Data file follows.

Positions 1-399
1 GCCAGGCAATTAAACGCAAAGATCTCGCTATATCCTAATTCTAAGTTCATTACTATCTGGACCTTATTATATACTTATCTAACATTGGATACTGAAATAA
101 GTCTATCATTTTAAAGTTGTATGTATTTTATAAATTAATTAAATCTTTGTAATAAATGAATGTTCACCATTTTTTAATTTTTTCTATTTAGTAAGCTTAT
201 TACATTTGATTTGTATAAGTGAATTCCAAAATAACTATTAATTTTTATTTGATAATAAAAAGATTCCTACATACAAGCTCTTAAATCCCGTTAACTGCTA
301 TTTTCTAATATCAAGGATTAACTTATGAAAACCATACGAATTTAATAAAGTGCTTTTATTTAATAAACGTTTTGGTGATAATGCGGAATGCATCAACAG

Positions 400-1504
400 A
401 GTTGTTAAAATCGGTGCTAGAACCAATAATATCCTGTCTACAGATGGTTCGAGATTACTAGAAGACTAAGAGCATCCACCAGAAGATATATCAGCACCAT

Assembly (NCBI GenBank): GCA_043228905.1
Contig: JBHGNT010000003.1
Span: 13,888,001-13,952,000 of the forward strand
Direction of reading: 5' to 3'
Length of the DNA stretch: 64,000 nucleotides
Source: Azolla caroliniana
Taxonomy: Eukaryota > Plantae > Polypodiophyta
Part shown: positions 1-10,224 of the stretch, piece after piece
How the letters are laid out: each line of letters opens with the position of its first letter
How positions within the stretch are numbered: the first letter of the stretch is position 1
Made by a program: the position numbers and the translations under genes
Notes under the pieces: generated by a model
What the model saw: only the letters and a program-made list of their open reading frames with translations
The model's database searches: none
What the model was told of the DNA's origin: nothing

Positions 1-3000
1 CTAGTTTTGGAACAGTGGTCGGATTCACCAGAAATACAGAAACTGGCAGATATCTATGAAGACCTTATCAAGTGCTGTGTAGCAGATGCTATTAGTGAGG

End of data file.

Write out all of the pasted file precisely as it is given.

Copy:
Positions 1-399
1 GCCAGGCAATTAAACGCAAAGATCTCGCTATATCCTAATTCTAAGTTCATTACTATCTGGACCTTATTATATACTTATCTAACATTGGATACTGAAATAA
101 GTCTATCATTTTAAAGTTGTATGTATTTTATAAATTAATTAAATCTTTGTAATAAATGAATGTTCACCATTTTTTAATTTTTTCTATTTAGTAAGCTTAT
201 TACATTTGATTTGTATAAGTGAATTCCAAAATAACTATTAATTTTTATTTGATAATAAAAAGATTCCTACATACAAGCTCTTAAATCCCGTTAACTGCTA
301 TTTTCTAATATCAAGGATTAACTTATGAAAACCATACGAATTTAATAAAGTGCTTTTATTTAATAAACGTTTTGGTGATAATGCGGAATGCATCAACAG

Positions 400-1504
400 A
401 GTTGTTAAAATCGGTGCTAGAACCAATAATATCCTGTCTACAGATGGTTCGAGATTACTAGAAGACTAAGAGCATCCACCAGAAGATATATCAGCACCAT

Assembly (NCBI GenBank): GCA_043228905.1
Contig: JBHGNT010000003.1
Span: 13,888,001-13,952,000 of the forward strand
Direction of reading: 5' to 3'
Length of the DNA stretch: 64,000 nucleotides
Source: Azolla caroliniana
Taxonomy: Eukaryota > Plantae > Polypodiophyta
Part shown: positions 1-10,224 of the stretch, piece after piece
How the letters are laid out: each line of letters opens with the position of its first letter
How positions within the stretch are numbered: the first letter of the stretch is position 1
Made by a program: the position numbers and the translations under genes
Notes under the pieces: generated by a model
What the model saw: only the letters and a program-made list of their open reading frames with translations
The model's database searches: none
What the model was told of the DNA's origin: nothing

Positions 1-3000
1 CTAGTTTTGGAACAGTGGTCGGATTCACCAGAAATACAGAAACTGGCAGATATCTATGAAGACCTTATCAAGTGCTGTGTAGCAGATGCTATTAGTGAGG